Barbara Lippert's Critique: Run For Your Wife | Adweek Barbara Lippert's Critique: Run For Your Wife | Adweek
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Barbara Lippert's Critique: Run For Your Wife

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This week, as the Cannes judges ponder the roster of Grand Prix contenders, at least one will stand out for its iconic power and essential Nike-osity: Beginning with undersea blobs and building to a blindingly quick bullet train, "Speed Chain" cleverly conveys a visually compressed, Darwinian assessment of speed. It's yet another commercial that combines cold technical wizardry with a big, smart, emotional brand identity.

Speed, and the fundamental idea of a food chain, are universal concepts, but like most top Nike spots, this one sells men's shoes. Our culture is more embracing of male athletes and always has been, and maybe that translates to better advertising. But I'm happy to report that this is changing.

A few weeks ago, too late for Cannes, Nike released "Marry Me," the most delightful and high-spirited running commercial ever created for women. Unlike previous Nike spots showing female runners who were legally blind or over 50, it's not at all PC and forced. Indeed, it's so human and exuberant and effortless and organic that all by itself, it appears to be a force of nature.

I'll admit that I'm a sucker for any piece of film shot in Italy. And this is a simple tale—told loudly and argumentatively, in Italian with subtitles—that packs a punch because it draws on a powerful ancient myth. Think the archetypes of Bulfinch meet the comic, dreamy imagery of Fellini, delivered on big, comfy, non-Cinderella running feet.

First, a little Greek-myth subtext: Atalanta was a famous female athlete. (As the story goes, when she was born, her father wanted her to be a boy so badly that he left her in the woods to be suckled by a bear. But I digress.) Since she could run faster than any man, she was advised to avoid marriage. But she didn't want to appear weird or anything, so she came up with a plan to avoid the knot while seeming to embrace it: Confident that no one could, she announced she'd marry any man who could beat her in a foot race.

Because these were the days before Ultrawick microfibers and sports bras, Atalanta tended to strip down to her underwear to run, which drove the boys crazy. Despite knowing the penalty if they lost—instant death from the javelin tucked in Ata's underwear—they still lined up to compete.

Here's where it gets all Harry Potter: A love-crazed guy named Hippomenes appealed to the goddess Venus. By placing some golden apples from a sacred Cyprus tree en route, he outran her, and she married him. This being Greek myth, they were later turned into lions for making love too frantically, but we need not go there.

The road to "Marry Me" begins in Gerace, a picturesque village in Italy's heel. Open on a scene throbbing with hundreds of local men standing in the town square, applauding and shouting. (They all seem to be wearing their own everyday wardrobes, although one geezer looks preposterous in running shorts and a sweatband on his head.) A gorgeous young woman (Francesca Brogi, a member of the Italian national track team) announces, "I'll marry the man that catches me."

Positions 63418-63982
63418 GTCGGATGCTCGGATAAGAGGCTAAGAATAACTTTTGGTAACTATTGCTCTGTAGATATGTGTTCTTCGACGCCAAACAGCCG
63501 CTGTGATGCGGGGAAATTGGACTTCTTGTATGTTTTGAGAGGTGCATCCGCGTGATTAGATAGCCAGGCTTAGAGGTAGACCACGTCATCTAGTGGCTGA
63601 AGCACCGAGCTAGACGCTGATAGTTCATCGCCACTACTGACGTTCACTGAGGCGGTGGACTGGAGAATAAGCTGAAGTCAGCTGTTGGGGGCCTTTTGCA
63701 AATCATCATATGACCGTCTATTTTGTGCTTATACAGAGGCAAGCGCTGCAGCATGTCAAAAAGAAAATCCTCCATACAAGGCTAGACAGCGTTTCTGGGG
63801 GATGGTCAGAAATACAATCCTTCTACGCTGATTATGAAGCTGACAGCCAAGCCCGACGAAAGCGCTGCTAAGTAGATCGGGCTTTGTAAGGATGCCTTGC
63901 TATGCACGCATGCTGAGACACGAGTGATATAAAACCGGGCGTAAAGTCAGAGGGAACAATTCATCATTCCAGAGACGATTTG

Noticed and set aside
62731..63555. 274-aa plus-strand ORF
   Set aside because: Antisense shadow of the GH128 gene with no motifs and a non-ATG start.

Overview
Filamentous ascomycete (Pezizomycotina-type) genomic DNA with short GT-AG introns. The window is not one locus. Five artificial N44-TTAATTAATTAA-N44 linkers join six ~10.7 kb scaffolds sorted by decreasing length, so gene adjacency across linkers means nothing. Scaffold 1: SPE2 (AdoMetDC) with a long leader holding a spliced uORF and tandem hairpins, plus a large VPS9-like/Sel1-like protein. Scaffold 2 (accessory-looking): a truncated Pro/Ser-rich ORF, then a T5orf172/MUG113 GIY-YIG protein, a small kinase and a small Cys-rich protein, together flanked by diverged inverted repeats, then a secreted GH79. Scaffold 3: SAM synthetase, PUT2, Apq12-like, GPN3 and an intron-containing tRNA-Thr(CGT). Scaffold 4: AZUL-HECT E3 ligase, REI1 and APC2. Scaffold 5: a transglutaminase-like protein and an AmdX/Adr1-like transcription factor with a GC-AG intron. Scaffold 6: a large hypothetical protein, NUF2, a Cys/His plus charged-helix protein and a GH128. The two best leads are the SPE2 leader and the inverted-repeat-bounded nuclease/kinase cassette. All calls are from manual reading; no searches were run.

She throws off her jacket and takes off like a shot on a loopy journey through the cobblestone streets, up medieval walls, around clay roofs, over the tops of cars and out to the country as the testosterone-fueled horde chases her, like a bunch of bulls in Pamplona. It's chaotic and funny and the pacing is great, as are the cuts. Despite the foot pounding, the sprightly music gives every scene an absurdist feel.

In the best merging of the product into the narrative that I've seen, a white-haired man who looks like Geppetto is shown at home, tenderly holding a woman's sneaker. "I could not catch her. She took pity on me and gave me this," he says, cradling Francesca's Shox Bella, then kissing it. What a great reversal: In the (European) fairy tale, a woman sits in cinders, waiting for her prince to come, while her desperate, ugly rivals mash their feet into an impossibly tiny glass slipper. Here, the touching suitor nestles up to the solid, supportive shoe that allows the woman speed, power and escape.

That's quite a different message for a culture in the throes of The Bachelor and The Stepford Wives, however jokey the pneumatic, robotic, husband-obsessed vixens are supposed to be. Another great thing about the spot: The runner is strong, sexy, healthy and beautiful, not at all like the skeletal types that the power guys in major U.S. villages tend to chase after.

By the spot's end, Francesca is out on her own on a country road, free and clear, when we see a guy sitting in a, yes, Cyprus tree. With a shout, he leaps down to race after her. (The mad chatter in Italian is intriguing throughout.)

The guy in the tree alludes not only to Atalanta; Fellini planted many deranged, lovesick men in trees as well. It's a primordial thing, but here it also serves to show who has reached the top of the speed chain.



nike

Agency

wieden + kennedy,

portland, Ore.

Executive creative directors

Hal Curtis, Mike Byrne

Copywriter

Dylan Lee

Art director

Sorenne Gottlieb

Agency producer

Tieneke Pavesic

Director

Lionel Goldstein/public domain/czar films